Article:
Since I have been writing my movie blog and my personal blog about recent events from my perspective, I have learned to become more proud of my work and it has really opened my eyes to a new opportunity in life. I feel like writing is something that I can see myself doing in the future and people’s feedback has helped me grow as a writer. Becoming a journalist or an author is something that I am striving for and hopefully my blog will be a good step in that direction. Until then I am going to enjoy my life as a high school student and hope for the best.

(IC)–If you had a friend that was passionate about a subject like you are about movies, and he/she was shy about sharing their knowledge like you do with a blog, what advice would you have for them?  What has this blog helped you with in life, school and understanding yourself?

Don’t be afraid to do something new or try something different if it involves following your passion. People will wonder and many will be surprised that your taking your own path in life because they might follow a path that society has laid out for them rather than following their instincts and listening to their heart. Never forget that the most satisfactory feeling is receiving positive feedback about something that you love doing.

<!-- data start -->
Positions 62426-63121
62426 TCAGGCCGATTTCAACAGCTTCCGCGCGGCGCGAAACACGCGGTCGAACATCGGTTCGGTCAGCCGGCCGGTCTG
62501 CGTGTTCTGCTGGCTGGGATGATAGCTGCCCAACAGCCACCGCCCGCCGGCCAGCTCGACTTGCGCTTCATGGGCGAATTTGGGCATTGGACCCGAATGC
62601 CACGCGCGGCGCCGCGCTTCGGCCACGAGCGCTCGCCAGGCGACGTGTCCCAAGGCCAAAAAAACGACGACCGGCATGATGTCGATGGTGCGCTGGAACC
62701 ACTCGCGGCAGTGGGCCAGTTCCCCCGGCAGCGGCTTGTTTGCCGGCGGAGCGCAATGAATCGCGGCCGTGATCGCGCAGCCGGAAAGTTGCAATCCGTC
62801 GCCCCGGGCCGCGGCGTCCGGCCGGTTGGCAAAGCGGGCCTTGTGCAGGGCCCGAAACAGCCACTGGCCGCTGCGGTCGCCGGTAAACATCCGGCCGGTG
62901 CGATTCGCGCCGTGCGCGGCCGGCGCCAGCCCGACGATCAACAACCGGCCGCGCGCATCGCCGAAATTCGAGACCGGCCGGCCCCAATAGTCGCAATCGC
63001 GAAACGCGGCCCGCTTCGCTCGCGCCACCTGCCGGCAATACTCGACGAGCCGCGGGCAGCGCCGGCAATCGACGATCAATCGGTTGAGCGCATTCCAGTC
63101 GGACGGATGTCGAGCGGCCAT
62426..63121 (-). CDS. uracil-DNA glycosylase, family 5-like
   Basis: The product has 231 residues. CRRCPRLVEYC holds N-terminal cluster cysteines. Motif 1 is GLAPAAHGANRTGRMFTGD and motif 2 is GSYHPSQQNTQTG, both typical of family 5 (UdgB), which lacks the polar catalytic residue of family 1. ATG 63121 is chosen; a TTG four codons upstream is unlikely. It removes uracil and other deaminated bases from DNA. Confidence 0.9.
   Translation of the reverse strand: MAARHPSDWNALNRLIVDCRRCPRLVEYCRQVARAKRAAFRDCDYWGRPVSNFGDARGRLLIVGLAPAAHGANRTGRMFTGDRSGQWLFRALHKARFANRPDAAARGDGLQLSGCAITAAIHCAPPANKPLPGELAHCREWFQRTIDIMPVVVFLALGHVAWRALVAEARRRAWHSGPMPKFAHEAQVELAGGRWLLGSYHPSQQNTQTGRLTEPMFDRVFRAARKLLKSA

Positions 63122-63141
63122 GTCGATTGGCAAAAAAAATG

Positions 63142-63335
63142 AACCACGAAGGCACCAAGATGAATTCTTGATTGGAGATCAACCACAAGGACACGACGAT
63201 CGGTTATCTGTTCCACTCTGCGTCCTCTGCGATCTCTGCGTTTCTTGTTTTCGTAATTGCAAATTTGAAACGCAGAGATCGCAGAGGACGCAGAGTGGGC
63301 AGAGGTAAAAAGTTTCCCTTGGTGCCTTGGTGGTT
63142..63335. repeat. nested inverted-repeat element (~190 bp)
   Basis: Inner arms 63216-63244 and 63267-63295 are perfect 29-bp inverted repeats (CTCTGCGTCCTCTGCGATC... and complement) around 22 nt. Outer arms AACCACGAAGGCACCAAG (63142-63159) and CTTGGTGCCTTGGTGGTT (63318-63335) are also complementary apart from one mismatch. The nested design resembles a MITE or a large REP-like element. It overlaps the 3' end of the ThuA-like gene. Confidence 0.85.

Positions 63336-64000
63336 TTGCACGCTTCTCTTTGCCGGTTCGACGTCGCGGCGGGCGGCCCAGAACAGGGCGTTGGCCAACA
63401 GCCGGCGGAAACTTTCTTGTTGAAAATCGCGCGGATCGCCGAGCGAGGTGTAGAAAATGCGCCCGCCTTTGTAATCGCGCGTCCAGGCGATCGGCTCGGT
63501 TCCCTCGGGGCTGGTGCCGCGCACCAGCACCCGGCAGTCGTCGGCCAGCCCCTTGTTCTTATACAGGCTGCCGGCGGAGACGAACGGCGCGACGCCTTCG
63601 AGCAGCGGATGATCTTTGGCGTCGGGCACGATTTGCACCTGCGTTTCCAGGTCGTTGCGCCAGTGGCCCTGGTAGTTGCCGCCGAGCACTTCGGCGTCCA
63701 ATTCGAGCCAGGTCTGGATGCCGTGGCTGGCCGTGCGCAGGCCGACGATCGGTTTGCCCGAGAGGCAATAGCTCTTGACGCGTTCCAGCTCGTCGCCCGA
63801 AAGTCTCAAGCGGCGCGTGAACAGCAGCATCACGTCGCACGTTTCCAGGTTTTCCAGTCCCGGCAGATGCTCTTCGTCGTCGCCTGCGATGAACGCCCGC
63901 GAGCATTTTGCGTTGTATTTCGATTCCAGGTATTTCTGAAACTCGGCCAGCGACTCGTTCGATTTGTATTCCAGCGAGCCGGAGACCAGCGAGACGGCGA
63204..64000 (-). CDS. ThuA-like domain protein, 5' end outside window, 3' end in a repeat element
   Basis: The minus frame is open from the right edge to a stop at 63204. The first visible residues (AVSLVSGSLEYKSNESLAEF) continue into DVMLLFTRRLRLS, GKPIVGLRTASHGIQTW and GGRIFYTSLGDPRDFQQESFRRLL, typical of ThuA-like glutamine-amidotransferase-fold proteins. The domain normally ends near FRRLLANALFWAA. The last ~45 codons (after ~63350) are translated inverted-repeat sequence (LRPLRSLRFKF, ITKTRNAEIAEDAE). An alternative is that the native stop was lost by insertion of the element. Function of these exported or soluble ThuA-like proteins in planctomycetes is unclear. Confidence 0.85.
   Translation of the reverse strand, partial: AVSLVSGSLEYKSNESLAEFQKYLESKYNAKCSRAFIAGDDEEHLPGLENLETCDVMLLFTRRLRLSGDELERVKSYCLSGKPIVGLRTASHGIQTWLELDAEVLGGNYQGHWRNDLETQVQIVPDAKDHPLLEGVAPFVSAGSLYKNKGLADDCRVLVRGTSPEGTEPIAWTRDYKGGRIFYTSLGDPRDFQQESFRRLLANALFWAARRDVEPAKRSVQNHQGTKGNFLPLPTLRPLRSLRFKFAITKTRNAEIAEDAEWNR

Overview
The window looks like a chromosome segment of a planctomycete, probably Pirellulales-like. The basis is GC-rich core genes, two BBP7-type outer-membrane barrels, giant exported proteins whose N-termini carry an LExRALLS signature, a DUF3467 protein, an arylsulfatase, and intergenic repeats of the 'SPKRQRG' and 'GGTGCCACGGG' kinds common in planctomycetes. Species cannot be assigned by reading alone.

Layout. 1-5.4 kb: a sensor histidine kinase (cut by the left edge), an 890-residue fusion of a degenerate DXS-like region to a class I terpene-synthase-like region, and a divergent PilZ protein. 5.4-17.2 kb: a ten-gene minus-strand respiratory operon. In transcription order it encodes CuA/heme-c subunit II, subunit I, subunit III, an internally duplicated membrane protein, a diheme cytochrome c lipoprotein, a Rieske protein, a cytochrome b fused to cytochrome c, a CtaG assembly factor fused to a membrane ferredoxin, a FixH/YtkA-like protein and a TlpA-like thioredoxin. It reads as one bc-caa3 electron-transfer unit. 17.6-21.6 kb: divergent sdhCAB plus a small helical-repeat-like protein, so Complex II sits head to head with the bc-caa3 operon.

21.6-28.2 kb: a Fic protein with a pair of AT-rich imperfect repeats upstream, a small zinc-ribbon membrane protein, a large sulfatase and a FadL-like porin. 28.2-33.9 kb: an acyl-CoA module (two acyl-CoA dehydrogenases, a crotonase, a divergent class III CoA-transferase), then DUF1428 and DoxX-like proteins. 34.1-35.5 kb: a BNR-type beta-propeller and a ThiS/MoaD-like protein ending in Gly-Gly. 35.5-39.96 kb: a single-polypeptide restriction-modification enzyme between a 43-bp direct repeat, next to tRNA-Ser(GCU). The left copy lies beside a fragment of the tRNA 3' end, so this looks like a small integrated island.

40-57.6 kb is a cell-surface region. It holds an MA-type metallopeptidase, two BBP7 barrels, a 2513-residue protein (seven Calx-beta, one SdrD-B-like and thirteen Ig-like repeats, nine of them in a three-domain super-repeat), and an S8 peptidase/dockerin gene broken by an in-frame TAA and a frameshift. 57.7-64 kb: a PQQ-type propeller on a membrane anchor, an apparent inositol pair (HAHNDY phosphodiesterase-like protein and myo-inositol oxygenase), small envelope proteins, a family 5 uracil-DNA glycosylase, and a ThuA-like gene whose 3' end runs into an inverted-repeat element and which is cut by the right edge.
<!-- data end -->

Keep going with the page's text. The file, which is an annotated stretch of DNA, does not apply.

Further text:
I happen to love movies and I feel that my movie blog is a way of giving thanks to the industry. If five people that read my article about “Skyfall” were persuaded went to the movie because of it that makes all the effort worth it.  Whether it in life or school people see you under a completely different light if they find out that you are doing something that you love and that you are following that passion. Whatever it might be that you are interested in, as crazy as it may be, do it.

And just like Thoreau said, “Go confidently in the direction of your dreams.  Live the life you have imagined.”


Following your passion takes courage, optimism and discipline.  My new book on Amazon (Creating Your Personal Change: How to do it everyday and thrive) helps you not only start in the right direction but keep it up indefinitely.  Click here to check it out.

Designing your future